The stagecoach stopped right across the street and provided a steady flow of visitors. It was a vibrant town, but it was a nasty town.
Back then, the street outside these windows was notorious for drunken brawls, beatings, shootings and the like. Because of the proximity of the Scioto River and Dublin’s geological base, stones were plentiful and often the weapon of choice during these lively skirmishes.
Indeed, the early storytellers of Dublin history state that “You didn’t want to approach Dublin without a rock in each hand!”. There was a standing joke that the rocks in Dublin had handles on them so they could be thrown more readily!
This late 1800’s verse captures the “climate” of Dublin back then:
Dublin, Dublin, city of beautiful roses,
Gouged out eyes and bloody noses,
If it weren’t for the solid rock foundation,
It’d be gone to hell and damnation!
Then… prohibition came, and the bars and taverns all closed, the visitors decreased and the village became a sleepy one…until now. Historic Dublin is experiencing a rebirth with the return of pubs, taverns, restaurants and many unique shops.
Newton Dominy became Dublin’s Postmaster and this building was one of Dublin’s earliest Post Offices.
Restoration of this structure began in 1998. Recovery of parts of the 1930s’ “Cleveland Times”, used then for insulation, yielded fascinating articles about “Professor” Einstein’s new theory and the invention of the starter for the automobile!
A large 6 ft. wide by 6 ft. deep cistern was discovered under the bar room floor which served as the early settlers’ water supply fed by rain gutter downspouts!
Behind the walls in the bar room, the original hand cut oak studs and beams, now almost petrified, still serve as the building’s primary frame support. Every attempt was made to preserve the Victorian and Italianate architecture and recreate the character and charm of the early days.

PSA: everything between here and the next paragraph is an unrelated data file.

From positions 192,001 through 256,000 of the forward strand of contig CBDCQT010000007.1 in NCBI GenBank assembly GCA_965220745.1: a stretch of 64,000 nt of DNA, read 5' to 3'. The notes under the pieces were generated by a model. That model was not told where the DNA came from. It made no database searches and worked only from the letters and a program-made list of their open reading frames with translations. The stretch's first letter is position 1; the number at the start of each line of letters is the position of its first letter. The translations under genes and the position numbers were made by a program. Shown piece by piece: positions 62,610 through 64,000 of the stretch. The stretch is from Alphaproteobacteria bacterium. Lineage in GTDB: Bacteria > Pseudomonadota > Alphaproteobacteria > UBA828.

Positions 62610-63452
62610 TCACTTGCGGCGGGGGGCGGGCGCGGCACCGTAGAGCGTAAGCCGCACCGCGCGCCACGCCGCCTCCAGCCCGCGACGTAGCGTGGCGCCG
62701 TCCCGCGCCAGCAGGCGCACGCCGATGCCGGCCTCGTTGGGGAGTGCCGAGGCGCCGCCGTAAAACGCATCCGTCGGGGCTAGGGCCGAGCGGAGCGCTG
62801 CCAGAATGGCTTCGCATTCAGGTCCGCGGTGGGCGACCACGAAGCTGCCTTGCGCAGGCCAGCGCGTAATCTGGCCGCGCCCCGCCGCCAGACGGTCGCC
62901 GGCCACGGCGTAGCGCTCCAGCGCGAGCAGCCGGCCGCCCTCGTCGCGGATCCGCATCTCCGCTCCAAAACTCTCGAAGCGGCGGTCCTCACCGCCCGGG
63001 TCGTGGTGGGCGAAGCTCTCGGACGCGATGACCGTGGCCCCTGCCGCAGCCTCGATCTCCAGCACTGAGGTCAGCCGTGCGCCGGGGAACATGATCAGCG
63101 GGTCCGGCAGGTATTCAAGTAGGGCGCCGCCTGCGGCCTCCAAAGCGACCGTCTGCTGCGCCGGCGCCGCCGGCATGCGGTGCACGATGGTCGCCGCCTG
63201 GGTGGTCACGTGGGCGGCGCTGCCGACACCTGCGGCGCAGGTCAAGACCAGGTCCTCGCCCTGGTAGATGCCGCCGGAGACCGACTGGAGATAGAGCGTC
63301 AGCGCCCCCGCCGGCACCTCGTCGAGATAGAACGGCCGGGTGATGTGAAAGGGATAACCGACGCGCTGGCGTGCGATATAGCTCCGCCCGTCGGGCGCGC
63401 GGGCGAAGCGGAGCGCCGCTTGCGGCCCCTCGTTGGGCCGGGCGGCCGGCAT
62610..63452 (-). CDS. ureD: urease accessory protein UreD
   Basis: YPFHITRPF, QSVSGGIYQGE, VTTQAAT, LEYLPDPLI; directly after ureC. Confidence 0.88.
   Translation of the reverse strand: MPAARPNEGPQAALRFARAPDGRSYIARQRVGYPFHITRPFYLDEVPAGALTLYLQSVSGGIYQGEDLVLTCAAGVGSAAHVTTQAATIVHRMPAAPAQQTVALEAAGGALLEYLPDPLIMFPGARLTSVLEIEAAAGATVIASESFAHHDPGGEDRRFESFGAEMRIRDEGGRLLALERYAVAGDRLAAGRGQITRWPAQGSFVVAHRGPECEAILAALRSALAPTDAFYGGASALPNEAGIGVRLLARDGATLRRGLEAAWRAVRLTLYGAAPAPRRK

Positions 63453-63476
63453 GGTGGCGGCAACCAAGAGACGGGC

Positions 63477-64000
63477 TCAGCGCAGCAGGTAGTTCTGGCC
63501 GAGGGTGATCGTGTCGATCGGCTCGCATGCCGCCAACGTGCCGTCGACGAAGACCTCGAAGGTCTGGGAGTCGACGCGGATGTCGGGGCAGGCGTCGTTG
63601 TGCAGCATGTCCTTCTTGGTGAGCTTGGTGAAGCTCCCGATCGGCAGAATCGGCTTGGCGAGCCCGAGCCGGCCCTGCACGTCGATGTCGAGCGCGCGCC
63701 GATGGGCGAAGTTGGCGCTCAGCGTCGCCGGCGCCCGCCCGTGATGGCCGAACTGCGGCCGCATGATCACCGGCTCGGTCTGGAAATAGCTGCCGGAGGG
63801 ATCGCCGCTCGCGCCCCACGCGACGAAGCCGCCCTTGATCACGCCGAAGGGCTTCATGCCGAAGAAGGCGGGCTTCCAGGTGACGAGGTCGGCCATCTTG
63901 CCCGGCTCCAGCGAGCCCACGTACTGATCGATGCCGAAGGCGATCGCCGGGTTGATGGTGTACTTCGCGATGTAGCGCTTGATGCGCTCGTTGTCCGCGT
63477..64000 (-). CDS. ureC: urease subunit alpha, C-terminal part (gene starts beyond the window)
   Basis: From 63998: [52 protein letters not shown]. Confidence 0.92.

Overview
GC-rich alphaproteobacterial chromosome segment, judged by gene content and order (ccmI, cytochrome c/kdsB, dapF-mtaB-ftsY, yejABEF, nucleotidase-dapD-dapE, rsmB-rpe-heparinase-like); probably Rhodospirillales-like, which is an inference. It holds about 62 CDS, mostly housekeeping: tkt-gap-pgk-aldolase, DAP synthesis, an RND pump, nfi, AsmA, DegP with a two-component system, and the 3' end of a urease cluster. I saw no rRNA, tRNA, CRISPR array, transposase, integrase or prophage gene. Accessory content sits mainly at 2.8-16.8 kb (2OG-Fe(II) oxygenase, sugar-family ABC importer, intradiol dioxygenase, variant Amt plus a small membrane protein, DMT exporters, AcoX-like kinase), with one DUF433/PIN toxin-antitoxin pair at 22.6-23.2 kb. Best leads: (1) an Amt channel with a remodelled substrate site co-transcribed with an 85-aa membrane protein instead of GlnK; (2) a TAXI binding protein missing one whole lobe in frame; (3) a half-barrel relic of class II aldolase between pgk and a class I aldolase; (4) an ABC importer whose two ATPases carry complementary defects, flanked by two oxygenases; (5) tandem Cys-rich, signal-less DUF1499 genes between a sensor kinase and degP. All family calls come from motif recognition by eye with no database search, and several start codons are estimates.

The Dublin Village Tavern opened on Valentine’s Day in 2000 and a month later, on St. Patrick’s Day, George Killian Lett, the great grandson of the founder of Killian’s Brewery in Ireland, made a personal visit. Led in by bagpipes and an entourage of two busloads including his wife, George Killian at 82 years young charmed us all with his gracious demeanor and style.
His signed picture hangs in the brick room providing a special memory of his historic visit. We at the Dublin Village Tavern welcome you and thank you for your business.
Although we no longer allow rock throwing or drunken brawls, we do encourage you to relax, enjoy your visit, make new friends, partake in some of our exceptional tavern fare, have a pint and perhaps imagine for a moment what it was like 100 years ago and what stories these same walls would tell if they could!
The Dublin Village Tavern